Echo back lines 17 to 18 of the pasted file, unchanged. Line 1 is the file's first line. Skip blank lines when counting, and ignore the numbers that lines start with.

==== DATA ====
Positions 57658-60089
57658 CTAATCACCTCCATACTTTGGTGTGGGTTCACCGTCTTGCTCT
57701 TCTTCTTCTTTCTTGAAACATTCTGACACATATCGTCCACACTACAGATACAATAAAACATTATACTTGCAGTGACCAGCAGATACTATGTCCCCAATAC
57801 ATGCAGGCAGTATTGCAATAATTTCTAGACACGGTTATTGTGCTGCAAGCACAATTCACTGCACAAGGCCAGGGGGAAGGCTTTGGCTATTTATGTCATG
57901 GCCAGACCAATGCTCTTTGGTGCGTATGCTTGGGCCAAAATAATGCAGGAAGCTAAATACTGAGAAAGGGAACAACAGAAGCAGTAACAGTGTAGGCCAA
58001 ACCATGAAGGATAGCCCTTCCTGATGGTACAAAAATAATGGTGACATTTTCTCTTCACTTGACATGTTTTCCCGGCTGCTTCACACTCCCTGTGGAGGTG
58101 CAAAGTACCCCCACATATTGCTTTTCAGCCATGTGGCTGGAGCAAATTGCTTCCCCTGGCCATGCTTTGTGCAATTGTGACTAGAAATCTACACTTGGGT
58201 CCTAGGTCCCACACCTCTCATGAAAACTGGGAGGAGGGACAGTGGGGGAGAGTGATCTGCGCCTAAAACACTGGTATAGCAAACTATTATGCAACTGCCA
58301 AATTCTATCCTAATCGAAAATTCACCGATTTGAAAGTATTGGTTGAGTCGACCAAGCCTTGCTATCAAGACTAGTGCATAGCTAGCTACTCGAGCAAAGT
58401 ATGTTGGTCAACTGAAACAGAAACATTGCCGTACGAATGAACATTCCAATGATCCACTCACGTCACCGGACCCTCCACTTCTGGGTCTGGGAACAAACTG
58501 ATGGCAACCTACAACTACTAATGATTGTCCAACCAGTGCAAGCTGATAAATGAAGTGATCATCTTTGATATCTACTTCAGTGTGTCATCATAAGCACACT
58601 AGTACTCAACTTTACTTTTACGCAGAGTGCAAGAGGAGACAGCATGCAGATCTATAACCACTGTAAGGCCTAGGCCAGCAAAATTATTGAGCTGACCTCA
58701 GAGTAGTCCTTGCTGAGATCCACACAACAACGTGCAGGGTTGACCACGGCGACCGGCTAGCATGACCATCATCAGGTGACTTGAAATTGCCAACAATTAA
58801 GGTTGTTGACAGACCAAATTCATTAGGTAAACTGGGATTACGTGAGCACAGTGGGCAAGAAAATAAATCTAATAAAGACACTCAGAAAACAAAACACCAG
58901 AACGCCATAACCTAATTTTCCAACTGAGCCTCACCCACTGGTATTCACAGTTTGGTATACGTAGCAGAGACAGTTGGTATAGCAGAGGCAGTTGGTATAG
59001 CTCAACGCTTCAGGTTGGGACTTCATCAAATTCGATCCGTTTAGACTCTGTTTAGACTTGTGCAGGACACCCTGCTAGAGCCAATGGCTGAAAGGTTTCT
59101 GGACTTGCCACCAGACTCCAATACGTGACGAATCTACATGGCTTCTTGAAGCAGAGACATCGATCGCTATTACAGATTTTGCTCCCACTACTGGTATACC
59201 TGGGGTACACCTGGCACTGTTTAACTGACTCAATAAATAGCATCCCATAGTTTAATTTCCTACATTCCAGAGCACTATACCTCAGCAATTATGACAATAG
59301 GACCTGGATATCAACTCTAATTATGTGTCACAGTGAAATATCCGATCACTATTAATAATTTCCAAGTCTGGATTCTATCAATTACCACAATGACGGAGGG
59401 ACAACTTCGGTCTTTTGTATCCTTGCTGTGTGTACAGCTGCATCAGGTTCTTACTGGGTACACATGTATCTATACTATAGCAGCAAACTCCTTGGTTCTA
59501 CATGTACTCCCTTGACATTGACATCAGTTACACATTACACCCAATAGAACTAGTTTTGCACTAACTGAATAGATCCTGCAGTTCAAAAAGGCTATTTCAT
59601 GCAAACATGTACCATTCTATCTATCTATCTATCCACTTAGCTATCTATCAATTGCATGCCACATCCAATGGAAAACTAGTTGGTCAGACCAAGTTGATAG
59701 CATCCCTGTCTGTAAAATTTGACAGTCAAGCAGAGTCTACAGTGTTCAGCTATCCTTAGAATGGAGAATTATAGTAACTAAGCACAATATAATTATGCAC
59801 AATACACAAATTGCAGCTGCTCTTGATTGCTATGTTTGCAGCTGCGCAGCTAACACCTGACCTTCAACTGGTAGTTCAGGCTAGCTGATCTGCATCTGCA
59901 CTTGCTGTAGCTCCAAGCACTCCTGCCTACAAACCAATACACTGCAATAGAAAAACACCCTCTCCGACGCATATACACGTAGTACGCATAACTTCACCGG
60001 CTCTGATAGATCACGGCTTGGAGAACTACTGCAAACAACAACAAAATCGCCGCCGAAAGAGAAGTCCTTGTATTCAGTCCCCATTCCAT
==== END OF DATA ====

59101 GGACTTGCCACCAGACTCCAATACGTGACGAATCTACATGGCTTCTTGAAGCAGAGACATCGATCGCTATTACAGATTTTGCTCCCACTACTGGTATACC
59201 TGGGGTACACCTGGCACTGTTTAACTGACTCAATAAATAGCATCCCATAGTTTAATTTCCTACATTCCAGAGCACTATACCTCAGCAATTATGACAATAG